Pain is a companion. It accompanies me when I rise, only allows brief privacy to shower, and returns with every step, turn, and bend. I tell myself this journey is temporary; not because there is a magical future when I’ll rid myself of the second shadow, but that I now have tools and medication to dim its presence.
I can cope with discomfort, lost sleep, and isolation well enough; but chronic illness’ true crime is stealing life from beneath my feet. The past few years, it feels as if I’ve struggled to gain adequate footing, drifting from one career to the next. If my trajectory seems erratic from the outside, I can’t blame you. I’ve been guided by illness more than almost any other force, every day rising with a hope that I’ll be able to survive and find meaningful work while clearing a trail through the undergrowth of pain and fatigue.
A new chapter is slowly unfolding before me. I’m cautiously optimistic that the fresh opportunities I promised myself in Denver will materialize, but as I embark on the next adventure, it’s important to stop and rest. To document who I am now, before these moments become shells of memories, too.
Recently, I allowed several ideas to drift into the unmapped, liminal space that exists between states of thought. Why, I asked myself, am I so comfortable shaping, perfecting, and releasing a new idea for the world?
Daydreams sheared rough edges off the question. In a moment of striking clarity, I received my answer.
I’m the audio engineer, who despite using hearing protection most of my life, suffers from debilitating tinnitus; yet have assisted in the creation of many beautiful melodies. I’m the photographer who, limited by mobility challenges, can no longer actively chase light but dreams in Kodachrome. I’m the software consultant who types painfully, thanks to arthritis and a rare genetic condition known as Ehlers-Danlos Syndrome. I still believe those making technology can change the world.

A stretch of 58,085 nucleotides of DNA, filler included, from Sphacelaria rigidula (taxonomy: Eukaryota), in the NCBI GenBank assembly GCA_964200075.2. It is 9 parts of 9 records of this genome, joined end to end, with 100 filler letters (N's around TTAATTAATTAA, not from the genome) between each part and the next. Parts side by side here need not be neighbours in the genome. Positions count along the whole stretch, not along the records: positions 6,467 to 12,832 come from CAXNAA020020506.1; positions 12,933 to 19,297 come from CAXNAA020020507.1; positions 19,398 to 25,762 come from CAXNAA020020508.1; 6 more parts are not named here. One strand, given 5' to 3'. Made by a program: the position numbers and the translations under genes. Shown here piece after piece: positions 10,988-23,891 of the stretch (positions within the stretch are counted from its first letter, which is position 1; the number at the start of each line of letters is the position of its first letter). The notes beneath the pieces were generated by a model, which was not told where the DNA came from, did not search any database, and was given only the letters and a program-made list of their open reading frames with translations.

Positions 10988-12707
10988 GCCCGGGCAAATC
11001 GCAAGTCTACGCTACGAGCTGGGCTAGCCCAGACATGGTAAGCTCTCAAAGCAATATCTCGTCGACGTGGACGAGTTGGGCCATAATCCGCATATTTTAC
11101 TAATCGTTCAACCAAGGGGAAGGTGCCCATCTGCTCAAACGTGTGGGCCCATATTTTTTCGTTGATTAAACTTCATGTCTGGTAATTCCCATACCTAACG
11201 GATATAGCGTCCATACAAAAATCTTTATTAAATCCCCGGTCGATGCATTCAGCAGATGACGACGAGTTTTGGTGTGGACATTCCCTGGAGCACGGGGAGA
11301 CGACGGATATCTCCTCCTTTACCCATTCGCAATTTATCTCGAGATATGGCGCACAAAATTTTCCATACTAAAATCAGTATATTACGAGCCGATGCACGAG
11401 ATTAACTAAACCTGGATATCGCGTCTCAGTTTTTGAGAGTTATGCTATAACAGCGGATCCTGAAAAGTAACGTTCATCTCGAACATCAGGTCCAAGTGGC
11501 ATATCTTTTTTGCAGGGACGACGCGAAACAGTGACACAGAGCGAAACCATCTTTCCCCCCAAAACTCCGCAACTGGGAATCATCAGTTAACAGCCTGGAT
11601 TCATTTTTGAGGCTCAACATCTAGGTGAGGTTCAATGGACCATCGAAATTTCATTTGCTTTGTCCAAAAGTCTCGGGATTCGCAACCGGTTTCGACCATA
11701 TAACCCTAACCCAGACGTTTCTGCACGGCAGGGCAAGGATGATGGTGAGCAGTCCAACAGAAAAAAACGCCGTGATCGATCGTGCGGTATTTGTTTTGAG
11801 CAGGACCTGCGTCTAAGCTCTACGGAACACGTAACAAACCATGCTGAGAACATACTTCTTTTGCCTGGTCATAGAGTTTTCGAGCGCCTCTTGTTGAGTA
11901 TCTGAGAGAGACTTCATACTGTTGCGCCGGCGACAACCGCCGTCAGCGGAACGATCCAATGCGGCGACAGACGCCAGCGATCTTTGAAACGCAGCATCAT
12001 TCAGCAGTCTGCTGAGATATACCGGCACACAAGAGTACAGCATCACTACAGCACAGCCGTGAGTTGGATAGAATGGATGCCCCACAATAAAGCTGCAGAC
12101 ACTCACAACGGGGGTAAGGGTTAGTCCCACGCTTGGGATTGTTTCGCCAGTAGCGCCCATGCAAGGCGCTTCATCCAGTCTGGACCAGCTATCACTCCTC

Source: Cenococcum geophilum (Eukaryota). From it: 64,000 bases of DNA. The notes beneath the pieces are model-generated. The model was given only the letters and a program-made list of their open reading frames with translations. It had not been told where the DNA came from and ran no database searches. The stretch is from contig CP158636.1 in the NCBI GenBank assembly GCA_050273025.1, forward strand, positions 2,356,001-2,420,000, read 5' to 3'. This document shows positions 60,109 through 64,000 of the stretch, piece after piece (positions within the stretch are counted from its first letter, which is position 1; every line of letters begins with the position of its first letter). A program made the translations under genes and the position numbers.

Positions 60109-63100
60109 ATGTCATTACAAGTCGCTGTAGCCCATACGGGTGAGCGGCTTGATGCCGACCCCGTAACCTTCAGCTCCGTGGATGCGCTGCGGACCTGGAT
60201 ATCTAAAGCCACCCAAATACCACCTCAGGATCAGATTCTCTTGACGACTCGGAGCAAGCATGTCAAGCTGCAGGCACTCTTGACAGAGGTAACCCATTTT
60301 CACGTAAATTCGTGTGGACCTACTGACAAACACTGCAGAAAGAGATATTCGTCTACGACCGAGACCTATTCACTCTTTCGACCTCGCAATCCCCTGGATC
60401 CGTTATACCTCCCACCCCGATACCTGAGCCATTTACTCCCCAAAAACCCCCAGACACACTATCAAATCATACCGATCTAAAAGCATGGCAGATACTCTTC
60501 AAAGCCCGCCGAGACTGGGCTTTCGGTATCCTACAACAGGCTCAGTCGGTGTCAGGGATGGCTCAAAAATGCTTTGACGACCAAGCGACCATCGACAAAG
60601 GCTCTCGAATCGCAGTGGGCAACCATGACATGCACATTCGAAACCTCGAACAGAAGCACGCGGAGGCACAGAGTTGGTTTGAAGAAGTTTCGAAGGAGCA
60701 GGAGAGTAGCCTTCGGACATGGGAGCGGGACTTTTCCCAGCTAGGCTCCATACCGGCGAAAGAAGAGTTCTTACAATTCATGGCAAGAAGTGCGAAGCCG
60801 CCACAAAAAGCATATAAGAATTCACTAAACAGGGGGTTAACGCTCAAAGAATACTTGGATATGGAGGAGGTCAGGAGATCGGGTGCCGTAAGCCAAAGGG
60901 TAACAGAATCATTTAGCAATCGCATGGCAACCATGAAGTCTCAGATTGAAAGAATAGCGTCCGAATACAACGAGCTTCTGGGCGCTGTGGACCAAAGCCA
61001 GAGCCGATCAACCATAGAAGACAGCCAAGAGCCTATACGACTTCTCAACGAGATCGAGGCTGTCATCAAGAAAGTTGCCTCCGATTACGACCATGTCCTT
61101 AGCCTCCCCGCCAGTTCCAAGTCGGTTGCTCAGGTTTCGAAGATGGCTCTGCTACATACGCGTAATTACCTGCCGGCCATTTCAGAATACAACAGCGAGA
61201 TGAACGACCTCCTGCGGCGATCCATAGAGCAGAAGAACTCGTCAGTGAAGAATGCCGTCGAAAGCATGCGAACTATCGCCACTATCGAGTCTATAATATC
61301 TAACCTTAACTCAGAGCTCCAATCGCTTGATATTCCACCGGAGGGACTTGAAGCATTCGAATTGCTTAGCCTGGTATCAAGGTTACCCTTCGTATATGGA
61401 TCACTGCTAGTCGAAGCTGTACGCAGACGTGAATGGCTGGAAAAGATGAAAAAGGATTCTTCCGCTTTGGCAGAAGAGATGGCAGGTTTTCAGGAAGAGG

Ask why starting is second nature, and I’ll tell you this. I’ve never met a challenge, an illness, or obstacle so great it cannot be scaled. If I’ve survived this long, starting each time at the bottom, then I have few, if any logical reasons to be afraid.
Regardless, I’m terrified that opportunities to practice my craft could be taken away at any moment. Such uncertainty can only arise from playing a game of professional jeopardy, except more dangerous than your average workplace risktaking, since everything could vanish in an instant. Especially in those times, it’s important to realize how far I’ve traveled: my name is on records that will persist and I possess an expansive trove of photographs from my years in Chicago that are not yet published.
For the oddsmakers, I’m still a man who bargains with life at every turn and has yet to lose.